It depends what you think the default is. She might think herself trans friendly because women’s space should strictly be women only, and she would grudgingly allow some trans women. But trans women have been in women’s spaces for decades, without problems. You haven’t seen us, perhaps, because there are so few of us and we try not to be noticed. My psychiatrist encouraged me to go about expressing female, to check whether I could hack it, and that involved going into women’s spaces. I had already been there.

Article: This new definition of womanhood is having bizarre effects on our political institutions. The Labour Party now admits men who identify as women on to all-women shortlists, without any necessity for a gender-recognition certificate. A number of these men have successfully applied to the Jo Cox Women in Leadership programme.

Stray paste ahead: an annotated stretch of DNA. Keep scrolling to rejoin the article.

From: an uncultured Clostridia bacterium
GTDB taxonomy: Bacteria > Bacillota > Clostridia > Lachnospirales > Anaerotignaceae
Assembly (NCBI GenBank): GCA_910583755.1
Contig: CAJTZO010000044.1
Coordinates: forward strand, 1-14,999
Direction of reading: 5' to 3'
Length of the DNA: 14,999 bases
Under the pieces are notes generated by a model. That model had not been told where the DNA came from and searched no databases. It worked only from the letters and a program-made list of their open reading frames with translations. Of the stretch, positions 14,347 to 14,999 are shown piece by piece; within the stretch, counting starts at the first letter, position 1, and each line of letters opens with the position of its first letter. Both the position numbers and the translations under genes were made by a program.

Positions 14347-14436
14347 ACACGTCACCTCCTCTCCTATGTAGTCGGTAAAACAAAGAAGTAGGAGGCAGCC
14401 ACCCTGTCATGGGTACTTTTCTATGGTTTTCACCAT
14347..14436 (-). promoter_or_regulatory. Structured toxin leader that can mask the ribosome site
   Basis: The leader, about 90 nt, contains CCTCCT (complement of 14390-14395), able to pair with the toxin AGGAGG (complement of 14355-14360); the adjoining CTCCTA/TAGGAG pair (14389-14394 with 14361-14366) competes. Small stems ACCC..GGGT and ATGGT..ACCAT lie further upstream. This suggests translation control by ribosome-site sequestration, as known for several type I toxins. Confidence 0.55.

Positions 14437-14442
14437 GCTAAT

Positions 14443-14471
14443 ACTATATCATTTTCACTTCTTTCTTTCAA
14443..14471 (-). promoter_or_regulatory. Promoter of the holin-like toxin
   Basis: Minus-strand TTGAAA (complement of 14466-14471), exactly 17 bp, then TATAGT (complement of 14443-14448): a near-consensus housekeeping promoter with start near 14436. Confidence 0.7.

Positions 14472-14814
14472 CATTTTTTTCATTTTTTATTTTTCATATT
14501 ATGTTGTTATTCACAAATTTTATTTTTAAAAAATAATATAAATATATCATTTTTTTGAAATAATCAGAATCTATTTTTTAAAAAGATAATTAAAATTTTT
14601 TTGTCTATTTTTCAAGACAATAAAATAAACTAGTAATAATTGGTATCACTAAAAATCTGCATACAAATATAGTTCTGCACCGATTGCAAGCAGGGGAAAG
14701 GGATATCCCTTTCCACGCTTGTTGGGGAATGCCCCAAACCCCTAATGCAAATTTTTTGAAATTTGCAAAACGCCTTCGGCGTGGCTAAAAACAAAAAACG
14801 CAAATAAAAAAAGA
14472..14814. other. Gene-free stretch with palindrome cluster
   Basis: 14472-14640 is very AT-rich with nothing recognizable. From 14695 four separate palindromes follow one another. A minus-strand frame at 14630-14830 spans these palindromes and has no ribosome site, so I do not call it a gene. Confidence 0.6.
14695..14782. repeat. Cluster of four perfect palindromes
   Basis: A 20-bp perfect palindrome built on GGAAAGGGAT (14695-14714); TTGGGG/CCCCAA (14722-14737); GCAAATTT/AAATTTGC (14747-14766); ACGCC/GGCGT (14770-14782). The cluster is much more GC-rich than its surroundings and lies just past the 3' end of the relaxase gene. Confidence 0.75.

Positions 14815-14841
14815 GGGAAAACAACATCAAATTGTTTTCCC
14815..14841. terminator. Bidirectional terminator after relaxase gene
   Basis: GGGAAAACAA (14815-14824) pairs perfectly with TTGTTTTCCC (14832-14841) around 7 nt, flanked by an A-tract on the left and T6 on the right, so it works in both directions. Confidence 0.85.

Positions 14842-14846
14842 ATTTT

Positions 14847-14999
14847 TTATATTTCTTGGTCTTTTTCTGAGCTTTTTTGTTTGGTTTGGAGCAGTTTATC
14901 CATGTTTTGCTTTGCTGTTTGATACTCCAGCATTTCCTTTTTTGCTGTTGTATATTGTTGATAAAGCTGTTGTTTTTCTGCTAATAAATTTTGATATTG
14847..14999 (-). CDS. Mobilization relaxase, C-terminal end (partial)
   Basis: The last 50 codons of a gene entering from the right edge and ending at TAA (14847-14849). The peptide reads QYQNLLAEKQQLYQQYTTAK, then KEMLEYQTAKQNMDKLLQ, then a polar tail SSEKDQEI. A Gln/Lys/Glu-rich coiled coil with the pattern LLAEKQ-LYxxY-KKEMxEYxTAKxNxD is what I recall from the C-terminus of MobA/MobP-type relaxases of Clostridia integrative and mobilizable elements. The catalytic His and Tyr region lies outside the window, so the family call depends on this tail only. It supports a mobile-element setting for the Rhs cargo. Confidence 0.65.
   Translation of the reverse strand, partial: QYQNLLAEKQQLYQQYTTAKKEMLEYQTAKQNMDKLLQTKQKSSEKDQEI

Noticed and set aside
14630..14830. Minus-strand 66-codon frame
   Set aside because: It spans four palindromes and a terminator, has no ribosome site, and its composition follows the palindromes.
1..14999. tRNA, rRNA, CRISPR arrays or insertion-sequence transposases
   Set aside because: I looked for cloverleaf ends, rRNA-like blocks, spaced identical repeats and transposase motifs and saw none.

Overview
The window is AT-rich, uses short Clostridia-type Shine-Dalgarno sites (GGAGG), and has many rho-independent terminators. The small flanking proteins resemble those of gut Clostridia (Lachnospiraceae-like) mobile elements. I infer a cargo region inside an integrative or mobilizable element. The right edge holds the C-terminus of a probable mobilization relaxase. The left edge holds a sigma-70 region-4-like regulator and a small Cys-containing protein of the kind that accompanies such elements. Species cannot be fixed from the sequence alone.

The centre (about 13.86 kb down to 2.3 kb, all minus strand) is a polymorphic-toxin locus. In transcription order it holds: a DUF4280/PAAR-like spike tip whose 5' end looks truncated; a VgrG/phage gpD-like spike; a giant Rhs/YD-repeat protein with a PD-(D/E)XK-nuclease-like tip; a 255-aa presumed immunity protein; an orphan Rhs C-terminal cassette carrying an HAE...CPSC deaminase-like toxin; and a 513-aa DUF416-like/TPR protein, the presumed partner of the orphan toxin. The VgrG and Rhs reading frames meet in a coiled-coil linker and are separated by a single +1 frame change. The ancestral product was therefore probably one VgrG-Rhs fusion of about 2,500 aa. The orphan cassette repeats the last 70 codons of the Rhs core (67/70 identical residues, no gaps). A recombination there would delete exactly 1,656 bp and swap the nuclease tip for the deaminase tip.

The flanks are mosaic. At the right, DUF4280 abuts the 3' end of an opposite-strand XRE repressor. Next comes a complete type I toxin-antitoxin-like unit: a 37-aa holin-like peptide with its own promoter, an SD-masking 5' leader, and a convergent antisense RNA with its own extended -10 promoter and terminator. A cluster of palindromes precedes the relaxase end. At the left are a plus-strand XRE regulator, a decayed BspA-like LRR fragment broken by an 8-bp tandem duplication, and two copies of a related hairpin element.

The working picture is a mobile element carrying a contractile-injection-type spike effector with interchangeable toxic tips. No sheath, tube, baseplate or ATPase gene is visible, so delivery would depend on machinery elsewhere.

Clare: It’s by the Equality Act. Trans women who have transitioned male to female are treated as women, unless it is “proportionate and legitimate” to exclude us. That was the law by a statutory instrument before the 2010 Act, which consolidated older equality legislation.There has never been a need for a GRC, except to get an earlier pension age, or to change the gender marker on a marriage certificate. Trans women have had passports marked “F” for decades, and still have, without GRCs. That’s one of the main lies of A Woman’s Place and other campaigning organisations, that something new is happening. You are seeking to expel us from where we have been for decades.